According to Quick Go, pigment granules are subcellular, small membrane-bounded vesicles that contain pigments or “pigment precursor molecules." The biogenesis for pigment granules is often poorly understood. This is due to the fact that these pigment granules come from a number of sources that include endosomes, lysosomes, coated vesicles and endoplasmic reticulum.
According to Ask Nature, the brilliant types of metallic colors found on damselflies' bodies are derived from a structural type of arrangement of specific pigment granules. The pigment found in the wings of certain damselflies like the species Argrion virgo is distorted from sources of light. This produces a resplendent shift in the colors blue and purple.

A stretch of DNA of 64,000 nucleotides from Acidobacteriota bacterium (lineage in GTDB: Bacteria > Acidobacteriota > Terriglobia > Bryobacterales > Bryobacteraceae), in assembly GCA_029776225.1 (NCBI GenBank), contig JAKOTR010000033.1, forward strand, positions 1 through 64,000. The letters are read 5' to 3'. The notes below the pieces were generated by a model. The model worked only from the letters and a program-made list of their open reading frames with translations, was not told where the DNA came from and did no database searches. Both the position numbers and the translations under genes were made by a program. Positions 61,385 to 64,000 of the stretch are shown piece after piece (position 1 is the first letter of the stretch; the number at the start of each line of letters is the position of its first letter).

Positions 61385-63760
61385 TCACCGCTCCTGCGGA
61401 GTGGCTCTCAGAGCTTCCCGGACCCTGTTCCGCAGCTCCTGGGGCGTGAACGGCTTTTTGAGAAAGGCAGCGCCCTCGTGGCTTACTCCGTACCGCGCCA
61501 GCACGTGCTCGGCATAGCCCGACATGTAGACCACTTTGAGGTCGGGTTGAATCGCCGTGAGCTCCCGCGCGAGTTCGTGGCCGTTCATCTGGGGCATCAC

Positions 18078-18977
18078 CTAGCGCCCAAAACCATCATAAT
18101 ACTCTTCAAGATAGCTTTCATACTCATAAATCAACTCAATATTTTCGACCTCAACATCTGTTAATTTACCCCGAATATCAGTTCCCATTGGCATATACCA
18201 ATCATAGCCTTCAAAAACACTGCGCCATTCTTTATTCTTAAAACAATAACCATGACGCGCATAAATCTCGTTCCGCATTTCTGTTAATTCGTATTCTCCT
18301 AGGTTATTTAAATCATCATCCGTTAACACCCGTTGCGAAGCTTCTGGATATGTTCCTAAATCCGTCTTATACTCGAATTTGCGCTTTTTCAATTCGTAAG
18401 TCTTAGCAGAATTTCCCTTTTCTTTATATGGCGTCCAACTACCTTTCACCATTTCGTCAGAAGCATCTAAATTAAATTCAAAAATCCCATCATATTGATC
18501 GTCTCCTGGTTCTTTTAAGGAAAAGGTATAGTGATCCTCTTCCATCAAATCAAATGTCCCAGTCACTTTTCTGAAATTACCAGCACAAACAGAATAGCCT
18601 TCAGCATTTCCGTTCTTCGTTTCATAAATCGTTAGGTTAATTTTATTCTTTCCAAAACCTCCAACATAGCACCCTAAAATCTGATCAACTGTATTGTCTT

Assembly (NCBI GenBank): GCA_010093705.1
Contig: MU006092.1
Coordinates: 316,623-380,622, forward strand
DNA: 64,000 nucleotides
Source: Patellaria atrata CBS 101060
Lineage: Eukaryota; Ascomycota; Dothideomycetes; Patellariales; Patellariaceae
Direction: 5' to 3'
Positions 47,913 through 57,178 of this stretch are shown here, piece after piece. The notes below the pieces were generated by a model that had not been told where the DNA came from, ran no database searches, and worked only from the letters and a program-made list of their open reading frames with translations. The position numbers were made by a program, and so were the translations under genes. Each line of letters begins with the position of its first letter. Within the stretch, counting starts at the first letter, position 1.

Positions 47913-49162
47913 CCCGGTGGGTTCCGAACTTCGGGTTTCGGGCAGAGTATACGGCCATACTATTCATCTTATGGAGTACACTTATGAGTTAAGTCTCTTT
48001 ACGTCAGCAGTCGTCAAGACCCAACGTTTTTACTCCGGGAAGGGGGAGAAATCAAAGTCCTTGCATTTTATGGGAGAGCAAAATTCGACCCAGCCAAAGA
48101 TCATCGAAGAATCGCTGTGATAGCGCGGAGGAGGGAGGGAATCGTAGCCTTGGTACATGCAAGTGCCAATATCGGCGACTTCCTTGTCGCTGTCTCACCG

The pigment composition, fine structure and appearance of epidermal chromatophores found on mature Lestidae are compared and described with developing chromatophores found on mature chromatophores of the Amphipterygidae. A mature chromatophore contains a large amount near “spherical light-scattering bodies” along with large irregular shaped types of pigment vesicles. This affects the color change by the process of migrating in an opposite direction, which occurs through a system known as “interconnecting granular endoplasmic reticulum tubules." These pigment granules are a combination of ihydroxanthommatin and xanthommatin, and they have a gelatinous and liquid consistency.